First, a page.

Famous Family

Week 33: #52 Ancestors – Family Legend

By Eilene Lyon

There’s a spark in all of us that yearns to be remembered after we’re gone. Those with children are assured of being remembered for a generation or three, perhaps. After that, some sort of legacy or notoriety is probably required.

For those of us without children, well, we’d better be nice to those nieces, nephews and second cousins! It is certainly easier to research ancestors who made a name for themselves. However, fame isn’t necessarily a measure of character.

My Grandma Smith told me several times that we are distantly related to the writer, Zane Grey, and the famous Zane family. There are two towns in Ohio named after the Zanes: Zanesville and Zanesfield. Zanesville is named after Col. Ebenezer Zane, who was born in (West) Virginia prior to the American Revolution, and who founded Fort Henry in Wheeling. Zanesfield was named after Ebenezer’s youngest brother, Isaac.

How am I connected to Zane Grey, then? His full name is Pearl Zane Grey. He grew up in Zanesville, Ohio, and was the great-grandson of Ebenezer Zane on his mother’s side of the family. Zane Grey’s first novel was a fictionalized account of the famous Elizabeth “Betty” Zane, heroine of the final battle of the Revolutionary War.

Betty Zane was Ebenezer’s younger sister. Betty and Ebenezer had an uncle, Jonathan Zane, who is my ancestor. I’d say I am more closely related to Betty Zane than to Zane Grey. She is my 1st cousin 7x removed. (Ditto for Ebenezer, Isaac and their 3 other brothers.) Zane Grey is my 4th cousin 4x removed.

A young Zane Grey (Wikimedia Commons) and his self-published first novel.

Zane Grey studied to become a dentist and moved for a time to New York to be close to publishers. He did his writing on the side while holding a dentistry practice. He did not succeed in finding a publisher for Betty Zane, so he self-published his first work.

I finally got around to reading the book a few years ago. It focuses on the siege of Fort Henry on September 11, 1782. Betty was 23 years old at the time, though she seems a bit younger in the novel.  The Revolutionary War had come to an end, but word had not gotten to the frontier, yet.

Fort Henry was besieged by British soldiers and their native allies. Only a small amount of gunpowder had been stored at the fort, but there was powder elsewhere nearby. Accounts vary about the location. Betty volunteered to retrieve the cache of powder. She felt she would be safer than a man (believing the soldiers and natives would be less likely to shoot at a woman), and perhaps thought that the fort couldn’t spare the lives of any of the few men present.

Legend has it that she folded as much powder as she could carry into an apron and sprinted back to the fort. The enemy, realizing what she was up to, began firing. One bullet pierced the apron, but she reached the fort unharmed. The powder enabled those in the fort to use their cannon, bringing the battle to an end. This was the final conflict of the war.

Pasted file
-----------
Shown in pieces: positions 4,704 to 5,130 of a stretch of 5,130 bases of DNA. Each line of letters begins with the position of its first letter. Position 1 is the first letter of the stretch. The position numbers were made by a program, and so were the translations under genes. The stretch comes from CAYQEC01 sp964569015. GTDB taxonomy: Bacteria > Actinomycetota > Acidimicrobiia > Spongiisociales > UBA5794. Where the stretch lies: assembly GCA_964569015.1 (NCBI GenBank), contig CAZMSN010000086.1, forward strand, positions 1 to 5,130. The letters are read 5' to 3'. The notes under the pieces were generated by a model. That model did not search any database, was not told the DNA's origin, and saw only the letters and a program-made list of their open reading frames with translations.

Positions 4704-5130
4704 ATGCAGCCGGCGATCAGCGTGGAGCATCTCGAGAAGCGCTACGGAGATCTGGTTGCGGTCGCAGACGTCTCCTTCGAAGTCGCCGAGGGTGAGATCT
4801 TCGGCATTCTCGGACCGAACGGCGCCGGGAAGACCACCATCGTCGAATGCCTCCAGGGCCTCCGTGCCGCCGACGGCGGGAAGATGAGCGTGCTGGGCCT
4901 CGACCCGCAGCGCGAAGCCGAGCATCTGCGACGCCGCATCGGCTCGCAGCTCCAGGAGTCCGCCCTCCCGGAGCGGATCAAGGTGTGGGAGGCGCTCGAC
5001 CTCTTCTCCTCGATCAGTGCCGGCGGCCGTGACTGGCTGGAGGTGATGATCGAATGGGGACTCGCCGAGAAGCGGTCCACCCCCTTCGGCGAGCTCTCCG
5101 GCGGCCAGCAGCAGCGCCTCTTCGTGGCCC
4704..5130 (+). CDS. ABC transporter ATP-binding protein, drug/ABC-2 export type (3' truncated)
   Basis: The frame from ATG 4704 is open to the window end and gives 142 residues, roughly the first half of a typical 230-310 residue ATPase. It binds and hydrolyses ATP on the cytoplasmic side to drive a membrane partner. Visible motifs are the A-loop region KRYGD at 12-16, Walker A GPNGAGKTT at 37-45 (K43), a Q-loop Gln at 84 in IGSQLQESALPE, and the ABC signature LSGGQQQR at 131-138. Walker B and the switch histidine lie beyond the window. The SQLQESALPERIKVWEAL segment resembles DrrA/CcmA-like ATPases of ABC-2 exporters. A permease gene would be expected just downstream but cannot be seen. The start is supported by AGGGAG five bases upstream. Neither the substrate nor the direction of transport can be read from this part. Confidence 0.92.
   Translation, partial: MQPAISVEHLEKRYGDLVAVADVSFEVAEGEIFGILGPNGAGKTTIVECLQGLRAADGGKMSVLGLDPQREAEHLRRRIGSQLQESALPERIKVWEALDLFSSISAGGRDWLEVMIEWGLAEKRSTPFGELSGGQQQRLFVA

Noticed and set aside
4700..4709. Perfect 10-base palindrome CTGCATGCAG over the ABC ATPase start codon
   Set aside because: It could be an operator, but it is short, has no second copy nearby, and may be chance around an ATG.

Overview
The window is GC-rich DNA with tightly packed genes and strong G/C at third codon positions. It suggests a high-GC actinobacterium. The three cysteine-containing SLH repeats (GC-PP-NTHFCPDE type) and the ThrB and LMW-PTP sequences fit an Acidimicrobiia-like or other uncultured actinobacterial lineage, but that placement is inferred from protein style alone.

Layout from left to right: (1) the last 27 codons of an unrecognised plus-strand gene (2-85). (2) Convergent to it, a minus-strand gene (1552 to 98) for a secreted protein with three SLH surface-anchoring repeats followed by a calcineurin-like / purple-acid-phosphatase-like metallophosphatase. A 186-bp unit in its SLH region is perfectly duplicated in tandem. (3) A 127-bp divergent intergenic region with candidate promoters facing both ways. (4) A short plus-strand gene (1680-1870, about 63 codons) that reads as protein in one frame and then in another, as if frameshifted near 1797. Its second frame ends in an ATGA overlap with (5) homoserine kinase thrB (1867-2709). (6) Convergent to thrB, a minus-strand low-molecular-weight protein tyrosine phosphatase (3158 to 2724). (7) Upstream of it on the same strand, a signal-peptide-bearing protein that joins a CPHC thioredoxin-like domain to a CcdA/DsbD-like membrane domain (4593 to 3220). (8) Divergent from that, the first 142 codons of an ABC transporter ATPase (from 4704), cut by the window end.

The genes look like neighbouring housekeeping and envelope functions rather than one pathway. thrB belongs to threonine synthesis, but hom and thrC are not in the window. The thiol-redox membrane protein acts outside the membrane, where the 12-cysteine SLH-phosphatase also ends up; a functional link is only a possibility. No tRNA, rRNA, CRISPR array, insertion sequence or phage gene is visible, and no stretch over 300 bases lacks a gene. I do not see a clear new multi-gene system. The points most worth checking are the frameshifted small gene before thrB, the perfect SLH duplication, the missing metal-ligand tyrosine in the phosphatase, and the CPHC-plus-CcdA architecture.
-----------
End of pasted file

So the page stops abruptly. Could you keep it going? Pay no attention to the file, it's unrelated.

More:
Betty Zane’s first child was an illegitimate daughter with Van Swearingen. Van was probably the fictional “Lew Wetzel” in the novel. Betty then had four daughters with her first husband, Ephraim McLaughlin. After his death, she married Jacob Clark and had a son and daughter with him. She died in 1823 and is buried in Martin’s Ferry, Ohio, where they have an annual celebration in her name. You can see information about her grave at Find a grave.

Zane Grey is most well-known as a writer of westerns, but he was prolific. His works include fishing and hunting books, children’s books and two books on baseball. He became a millionaire from his writing. (So-long dentistry!) His most famous book is Riders of the Purple Sage.

Spirit of the Border and The Last Trail are sequels to Betty Zane, if you wish to read more Zane family stories. Grey died of heart failure in 1939 in Altadena, California, and is buried in Lackawaxen, Pennsylvania (where his mother, Alice Josephine Zane Grey, also lies).

Feature image: An 1851 lithograph by Nagel and Weingaertner depicting the heroic act by Elizabeth “Betty” Zane (Wikimedia Commons)




26 thoughts on “Famous Family

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    1. The easiest way is to let Ancestry.com calculate it for you.😉 The actual way is to count back the number of generations to your common ancestor and subtract one. If you have a great-grandparent in common, you are 2nd cousins. As for the removed part, you count how many generations you are from the pair of cousins. In the Zane Grey case, that means he is the 4th cousin of my great-great-grandmother, and they share a 3rd- great-grandparent in common. Clear as mud?

  1. Sounds like a good enough connection to me, shame it didn’t pay out in inheritance. 😉
    I’m not sure if I’ve read a novel of his, but we visited his cabin in Arizona once when I was a kid. Sadly it was lost in a forest fire, but I think they built a replica.

    Liked by 1 person

  2. When we owned a used bookstore, we had a lot of Zane Grey’s western novels come through. They were popular, but I never read one myself. I had never heard of Betty Zane, but she sounds like she was her “own” woman!

    Liked by 1 person

  3. The logic of safely storing gunpowder in a far flung outbuilding comes to an abrupt halt when the place is attacked. I noticed this when we visited Fort Ridgely, a park new New Ulm Minnesota that was the site of The Battle of Fort Ridgely during the Lakota War of 1862. Oddly, the Lakota never moved to seize the powder.

    Liked by 1 person

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